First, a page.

Though I'm doubtful that they'll be acted upon, here are a few suggestions:
     * Fully fund the Park Service, which has an annual maintenance backlog of some $600 million and an overall maintenance backlog somewhere beyond $5 billion.
    * Instead of sapping Park Service funding, let's see some meaningful budget increases so visitors can actually talk to a ranger and not have to run up their cell phone charges while trying to glean some meaningful interpretation from a canned recording.
    * Oh yeah, how about pushing for strong air-quality regulations so the pollution that is stealing the parks' views, killing their vegetation, and harming park visitors is brought under control.
    Of course, instead of addressing any of those issues, the president and Dirk merely asked Fran to recommend some individuals who could lead this "Centennial Challenge" effort. Just what we need, another committee to study the problem.
       Over at the National Parks Conservation Association, President Tom Kiernan says his organization stands ready to help, but also notes that the country needs to invest more than rhetoric into stabilizing the park system.
    "A significant investment in our national parks during the next 10 years, leading to the parks' centennial in 2016, would help the National Park Service address some of the parks' most pressing needs. New money could ensure that these natural and cultural treasures are protected and that national park rangers are no longer an endangered species," says Mr. Kiernan.
    "Our national parks today are facing crippling funding needs in excess of $600 million annually -- a shortfall that we know is getting larger every day. We need seasonal rangers to tell America's stories, and year-round park staff to ensure visitor safety and the preservation of our natural and cultural heritage," he adds. "We need funding to maintain trails and visitor facilities, restore historic sites and natural landscapes, and protect cultural artifacts and wildlife. It is time for a significant investment in our national parks as we embark on this 10-year challenge leading up to their 100th anniversary."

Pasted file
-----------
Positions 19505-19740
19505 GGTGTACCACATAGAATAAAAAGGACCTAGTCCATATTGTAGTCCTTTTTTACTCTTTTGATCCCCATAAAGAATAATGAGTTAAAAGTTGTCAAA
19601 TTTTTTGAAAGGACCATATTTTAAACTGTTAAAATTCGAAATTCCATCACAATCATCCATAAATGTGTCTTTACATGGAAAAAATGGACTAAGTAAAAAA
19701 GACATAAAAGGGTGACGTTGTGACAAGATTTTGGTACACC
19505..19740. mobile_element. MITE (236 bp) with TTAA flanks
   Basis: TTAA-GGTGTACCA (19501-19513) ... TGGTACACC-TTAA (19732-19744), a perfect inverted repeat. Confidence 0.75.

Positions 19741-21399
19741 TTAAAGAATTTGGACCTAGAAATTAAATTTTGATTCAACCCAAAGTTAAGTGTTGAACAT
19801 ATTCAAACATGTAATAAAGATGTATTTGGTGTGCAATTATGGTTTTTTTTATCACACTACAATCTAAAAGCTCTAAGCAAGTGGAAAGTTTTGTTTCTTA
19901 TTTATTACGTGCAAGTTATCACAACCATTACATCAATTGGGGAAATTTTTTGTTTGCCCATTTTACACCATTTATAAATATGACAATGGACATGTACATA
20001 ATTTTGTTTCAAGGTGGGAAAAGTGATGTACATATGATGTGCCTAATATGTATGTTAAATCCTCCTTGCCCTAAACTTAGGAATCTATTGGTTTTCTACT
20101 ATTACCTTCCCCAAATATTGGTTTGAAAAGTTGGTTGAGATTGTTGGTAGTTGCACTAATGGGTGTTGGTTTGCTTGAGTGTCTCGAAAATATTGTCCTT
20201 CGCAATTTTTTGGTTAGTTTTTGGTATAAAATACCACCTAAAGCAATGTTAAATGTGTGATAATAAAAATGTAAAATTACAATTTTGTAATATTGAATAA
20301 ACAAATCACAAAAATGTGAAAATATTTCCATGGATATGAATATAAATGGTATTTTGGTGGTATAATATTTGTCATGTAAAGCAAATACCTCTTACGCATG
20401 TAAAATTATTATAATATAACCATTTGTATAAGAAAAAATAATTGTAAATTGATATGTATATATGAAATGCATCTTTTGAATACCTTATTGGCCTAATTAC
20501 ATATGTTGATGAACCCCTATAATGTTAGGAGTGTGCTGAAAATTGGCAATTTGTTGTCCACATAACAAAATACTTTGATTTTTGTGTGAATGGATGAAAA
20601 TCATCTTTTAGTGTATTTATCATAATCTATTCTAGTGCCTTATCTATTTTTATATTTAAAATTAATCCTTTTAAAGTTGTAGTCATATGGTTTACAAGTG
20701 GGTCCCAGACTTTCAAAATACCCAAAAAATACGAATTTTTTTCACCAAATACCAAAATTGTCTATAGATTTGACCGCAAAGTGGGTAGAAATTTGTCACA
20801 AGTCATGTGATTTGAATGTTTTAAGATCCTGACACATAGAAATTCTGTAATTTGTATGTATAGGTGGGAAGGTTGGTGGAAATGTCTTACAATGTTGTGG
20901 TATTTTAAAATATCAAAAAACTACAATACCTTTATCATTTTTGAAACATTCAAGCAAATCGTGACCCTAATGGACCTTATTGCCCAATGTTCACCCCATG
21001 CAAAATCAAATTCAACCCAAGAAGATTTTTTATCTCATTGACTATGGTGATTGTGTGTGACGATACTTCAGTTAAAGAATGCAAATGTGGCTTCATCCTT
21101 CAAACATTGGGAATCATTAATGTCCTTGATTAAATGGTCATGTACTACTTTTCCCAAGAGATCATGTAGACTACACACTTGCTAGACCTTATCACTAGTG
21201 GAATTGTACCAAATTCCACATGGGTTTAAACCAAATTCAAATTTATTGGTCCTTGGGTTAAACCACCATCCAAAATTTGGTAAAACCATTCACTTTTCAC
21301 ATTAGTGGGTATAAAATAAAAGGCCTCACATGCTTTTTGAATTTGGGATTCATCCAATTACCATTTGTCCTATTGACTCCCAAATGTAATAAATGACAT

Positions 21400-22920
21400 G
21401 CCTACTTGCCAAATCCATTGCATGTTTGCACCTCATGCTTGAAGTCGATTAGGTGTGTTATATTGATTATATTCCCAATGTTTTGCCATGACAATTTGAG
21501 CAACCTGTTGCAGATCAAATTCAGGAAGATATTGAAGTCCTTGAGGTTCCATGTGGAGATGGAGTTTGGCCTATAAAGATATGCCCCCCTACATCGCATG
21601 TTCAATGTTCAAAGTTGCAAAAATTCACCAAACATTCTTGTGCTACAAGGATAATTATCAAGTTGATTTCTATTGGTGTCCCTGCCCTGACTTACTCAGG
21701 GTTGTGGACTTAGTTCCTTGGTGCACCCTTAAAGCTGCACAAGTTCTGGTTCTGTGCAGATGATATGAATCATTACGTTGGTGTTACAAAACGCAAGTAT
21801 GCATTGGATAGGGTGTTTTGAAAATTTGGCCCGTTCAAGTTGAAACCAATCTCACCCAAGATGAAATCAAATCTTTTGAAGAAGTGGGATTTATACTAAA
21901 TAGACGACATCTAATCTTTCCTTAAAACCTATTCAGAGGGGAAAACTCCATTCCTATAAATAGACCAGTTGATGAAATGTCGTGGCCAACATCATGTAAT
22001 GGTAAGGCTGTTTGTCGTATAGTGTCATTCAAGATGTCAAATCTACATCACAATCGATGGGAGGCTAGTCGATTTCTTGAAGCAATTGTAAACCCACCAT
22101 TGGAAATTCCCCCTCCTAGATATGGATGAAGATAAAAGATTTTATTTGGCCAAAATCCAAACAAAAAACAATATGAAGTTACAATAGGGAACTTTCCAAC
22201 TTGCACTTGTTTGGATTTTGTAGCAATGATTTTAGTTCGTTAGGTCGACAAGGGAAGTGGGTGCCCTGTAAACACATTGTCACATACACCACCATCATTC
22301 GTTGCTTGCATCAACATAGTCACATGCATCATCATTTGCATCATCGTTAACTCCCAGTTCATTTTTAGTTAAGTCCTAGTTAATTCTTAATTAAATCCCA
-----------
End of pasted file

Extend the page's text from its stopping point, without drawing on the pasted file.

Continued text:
Don't get me wrong. There is progress being made in some parks. Sequoia's roads are being refurbished, there's work in Glacier to essentially rebuild the Going-to-the-Sun Road, and Yellowstone has a brand-spanking new visitor center at Canyon (thanks largely to private donations).
    But let's not be deluded, folks. Much, much more work remains to be addressed. Many parks face maintenance backlogs in the tens of millions of dollars. More and more parks are turning to volunteers to handle interpretive positions. Key staff positions are going unfilled. The list goes on and on. Simply rolling out a new campaign while ignoring the obvious is not the solution.